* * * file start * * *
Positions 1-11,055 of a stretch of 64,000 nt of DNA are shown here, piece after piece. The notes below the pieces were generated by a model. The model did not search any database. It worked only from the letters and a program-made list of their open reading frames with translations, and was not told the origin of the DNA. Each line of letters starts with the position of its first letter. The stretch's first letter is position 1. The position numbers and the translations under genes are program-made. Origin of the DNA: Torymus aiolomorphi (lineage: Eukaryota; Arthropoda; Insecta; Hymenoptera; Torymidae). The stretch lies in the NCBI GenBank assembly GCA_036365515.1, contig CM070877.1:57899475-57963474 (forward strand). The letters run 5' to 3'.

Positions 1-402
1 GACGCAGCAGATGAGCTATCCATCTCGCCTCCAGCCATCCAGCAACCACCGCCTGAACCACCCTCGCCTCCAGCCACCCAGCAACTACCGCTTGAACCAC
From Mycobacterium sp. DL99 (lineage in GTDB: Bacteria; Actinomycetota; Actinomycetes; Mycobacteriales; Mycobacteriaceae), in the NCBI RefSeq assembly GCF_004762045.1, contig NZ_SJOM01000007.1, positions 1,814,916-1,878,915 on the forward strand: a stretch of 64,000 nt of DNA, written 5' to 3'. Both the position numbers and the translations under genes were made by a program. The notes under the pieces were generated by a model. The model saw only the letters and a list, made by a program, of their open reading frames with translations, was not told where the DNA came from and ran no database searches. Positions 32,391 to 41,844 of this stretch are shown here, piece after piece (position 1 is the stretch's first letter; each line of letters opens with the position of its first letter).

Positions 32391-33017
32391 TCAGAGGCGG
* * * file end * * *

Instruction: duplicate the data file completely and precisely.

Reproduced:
Positions 1-11,055 of a stretch of 64,000 nt of DNA are shown here, piece after piece. The notes below the pieces were generated by a model. The model did not search any database. It worked only from the letters and a program-made list of their open reading frames with translations, and was not told the origin of the DNA. Each line of letters starts with the position of its first letter. The stretch's first letter is position 1. The position numbers and the translations under genes are program-made. Origin of the DNA: Torymus aiolomorphi (lineage: Eukaryota; Arthropoda; Insecta; Hymenoptera; Torymidae). The stretch lies in the NCBI GenBank assembly GCA_036365515.1, contig CM070877.1:57899475-57963474 (forward strand). The letters run 5' to 3'.

Positions 1-402
1 GACGCAGCAGATGAGCTATCCATCTCGCCTCCAGCCATCCAGCAACCACCGCCTGAACCACCCTCGCCTCCAGCCACCCAGCAACTACCGCTTGAACCAC
From Mycobacterium sp. DL99 (lineage in GTDB: Bacteria; Actinomycetota; Actinomycetes; Mycobacteriales; Mycobacteriaceae), in the NCBI RefSeq assembly GCF_004762045.1, contig NZ_SJOM01000007.1, positions 1,814,916-1,878,915 on the forward strand: a stretch of 64,000 nt of DNA, written 5' to 3'. Both the position numbers and the translations under genes were made by a program. The notes under the pieces were generated by a model. The model saw only the letters and a list, made by a program, of their open reading frames with translations, was not told where the DNA came from and ran no database searches. Positions 32,391 to 41,844 of this stretch are shown here, piece after piece (position 1 is the stretch's first letter; each line of letters opens with the position of its first letter).

Positions 32391-33017
32391 TCAGAGGCGG